Guidelines for growing newly developed herbicide tolerant crops.
Insect-resistant transgenic plants in a multi-tropic context
Gene stacking in herbicide tolerant oilseed rape: lessons form
the North American Experience.
Avoiding complexity and simplifying environmental risk assessment.
Guidance prepared by the Advisory Committee on Releases to the Environment
(ACRE) on principles of best practice in GM crops design which includes
reference to the possibilities of avoiding identifiable and unidentifiable
Monarch larvae sensitivity to Bacillus thuringiensis-purified proteins
Richard L. Hellmich, Corn Insects and Crop Genetics Unit, Agricultural Research Service-U.S. Department of Agriculture, Ames, Iowa
Impact of Bt corn pollen on monarch butterfly populations: A risk
Mark K. Sears, Department of Environmental Biology, University of Guelph, Ontario, Canada
Corn pollen deposition on milkweeds in and near cornfields.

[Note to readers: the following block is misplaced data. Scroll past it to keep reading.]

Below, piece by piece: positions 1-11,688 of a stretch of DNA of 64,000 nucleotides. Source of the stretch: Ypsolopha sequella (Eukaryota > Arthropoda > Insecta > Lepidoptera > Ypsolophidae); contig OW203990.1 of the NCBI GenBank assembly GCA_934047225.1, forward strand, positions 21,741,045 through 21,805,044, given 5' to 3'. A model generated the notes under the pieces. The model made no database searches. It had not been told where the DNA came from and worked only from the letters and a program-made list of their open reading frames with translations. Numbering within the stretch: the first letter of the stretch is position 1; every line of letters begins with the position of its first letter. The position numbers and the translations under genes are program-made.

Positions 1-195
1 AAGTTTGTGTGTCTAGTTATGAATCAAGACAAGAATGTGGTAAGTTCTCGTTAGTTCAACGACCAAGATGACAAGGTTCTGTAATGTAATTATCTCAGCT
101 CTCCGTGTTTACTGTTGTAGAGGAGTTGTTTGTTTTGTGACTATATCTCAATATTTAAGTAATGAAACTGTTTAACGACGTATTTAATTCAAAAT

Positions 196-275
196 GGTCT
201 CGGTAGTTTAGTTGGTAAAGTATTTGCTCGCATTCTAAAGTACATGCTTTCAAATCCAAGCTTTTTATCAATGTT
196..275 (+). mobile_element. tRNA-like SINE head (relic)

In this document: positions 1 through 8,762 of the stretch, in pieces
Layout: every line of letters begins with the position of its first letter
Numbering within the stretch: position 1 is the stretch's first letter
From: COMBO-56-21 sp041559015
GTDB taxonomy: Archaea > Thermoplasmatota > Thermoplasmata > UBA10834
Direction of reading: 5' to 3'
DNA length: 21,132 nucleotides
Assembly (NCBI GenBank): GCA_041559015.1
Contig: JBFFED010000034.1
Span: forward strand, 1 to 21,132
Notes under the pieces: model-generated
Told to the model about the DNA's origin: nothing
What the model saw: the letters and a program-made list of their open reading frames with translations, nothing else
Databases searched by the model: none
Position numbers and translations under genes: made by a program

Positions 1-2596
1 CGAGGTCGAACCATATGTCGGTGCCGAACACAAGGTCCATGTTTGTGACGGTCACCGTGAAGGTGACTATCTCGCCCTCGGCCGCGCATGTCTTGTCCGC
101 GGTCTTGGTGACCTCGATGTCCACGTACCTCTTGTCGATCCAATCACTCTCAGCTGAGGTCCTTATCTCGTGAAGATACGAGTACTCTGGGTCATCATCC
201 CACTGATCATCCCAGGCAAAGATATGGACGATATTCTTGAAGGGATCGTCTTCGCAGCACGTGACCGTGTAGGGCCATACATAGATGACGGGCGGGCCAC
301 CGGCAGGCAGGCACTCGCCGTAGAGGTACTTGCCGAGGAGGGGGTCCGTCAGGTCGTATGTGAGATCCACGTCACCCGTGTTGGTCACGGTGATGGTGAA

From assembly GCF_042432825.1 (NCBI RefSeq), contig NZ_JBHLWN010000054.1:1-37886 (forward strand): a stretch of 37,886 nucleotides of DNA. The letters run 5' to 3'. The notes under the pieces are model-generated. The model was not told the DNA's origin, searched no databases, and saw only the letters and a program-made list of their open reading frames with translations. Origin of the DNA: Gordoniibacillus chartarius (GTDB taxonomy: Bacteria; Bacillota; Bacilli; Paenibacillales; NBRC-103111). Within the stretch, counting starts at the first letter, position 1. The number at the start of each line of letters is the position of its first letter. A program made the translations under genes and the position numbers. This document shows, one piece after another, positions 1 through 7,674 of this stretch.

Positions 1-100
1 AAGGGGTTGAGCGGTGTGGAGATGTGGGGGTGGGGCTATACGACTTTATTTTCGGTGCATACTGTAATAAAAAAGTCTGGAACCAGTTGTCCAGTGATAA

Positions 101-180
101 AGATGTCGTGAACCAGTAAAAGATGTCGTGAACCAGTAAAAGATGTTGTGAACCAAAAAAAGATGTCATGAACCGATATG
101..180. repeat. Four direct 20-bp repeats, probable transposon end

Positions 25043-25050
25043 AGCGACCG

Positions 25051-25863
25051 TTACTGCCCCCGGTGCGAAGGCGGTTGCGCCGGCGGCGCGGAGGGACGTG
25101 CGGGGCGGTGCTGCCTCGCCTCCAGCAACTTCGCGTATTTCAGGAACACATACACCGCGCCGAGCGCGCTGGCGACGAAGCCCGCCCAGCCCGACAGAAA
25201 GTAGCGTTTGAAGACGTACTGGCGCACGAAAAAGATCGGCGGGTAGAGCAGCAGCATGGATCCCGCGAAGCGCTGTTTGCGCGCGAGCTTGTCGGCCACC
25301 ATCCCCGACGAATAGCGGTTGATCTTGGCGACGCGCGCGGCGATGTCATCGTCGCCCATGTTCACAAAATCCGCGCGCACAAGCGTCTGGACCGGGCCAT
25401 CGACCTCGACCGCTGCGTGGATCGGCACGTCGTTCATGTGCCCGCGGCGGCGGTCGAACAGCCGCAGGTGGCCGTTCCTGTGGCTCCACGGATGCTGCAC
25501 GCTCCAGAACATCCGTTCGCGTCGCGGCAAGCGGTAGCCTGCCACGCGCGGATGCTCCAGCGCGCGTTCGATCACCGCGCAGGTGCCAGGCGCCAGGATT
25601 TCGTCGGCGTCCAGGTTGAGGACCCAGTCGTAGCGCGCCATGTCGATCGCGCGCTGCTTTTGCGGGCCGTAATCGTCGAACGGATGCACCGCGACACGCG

John M. Pleasants, Department of Zoology and Genetics, Iowa State University, Ames
Assessing the impact of Cry1Ab-expressing corn pollen on monarch
butterfly larvae in field studies.
Diane E. Stanley-Horn, Department of Environmental Biology, University of Guelph, Ontario, Canada
Temporal and spatial overlap between monarch larvae and corn pollen.
Karen S. Oberhauser; Department of Ecology, Evolution and Behavior, University of Minnesota, St. Paul, Minnesota
Effects of exposure to event 176 Bacillus thuringiensis corn pollen
on monarch and black swallowtail caterpillars under field conditions.
M. R. Berenbaum, Department of Entomology, University of Illinois at Urbana-Champaign, Urbana, Illionois
A Report on a Paper Concerning the Diversity of Bacterial Communities
Associated with Conventional and Genetically Modified Herbicide
Tolerant Oilseed Rape - Advice of the Advisory Committee on Releases
to the Environment under Section 124 of the Environmental Protection
Defra Research Report 17: The Risks and Consequences of Gene Transfer
from Genetically-Manipulated micro-organisms in the Environment
(Adobe Acrobat format, 100kb)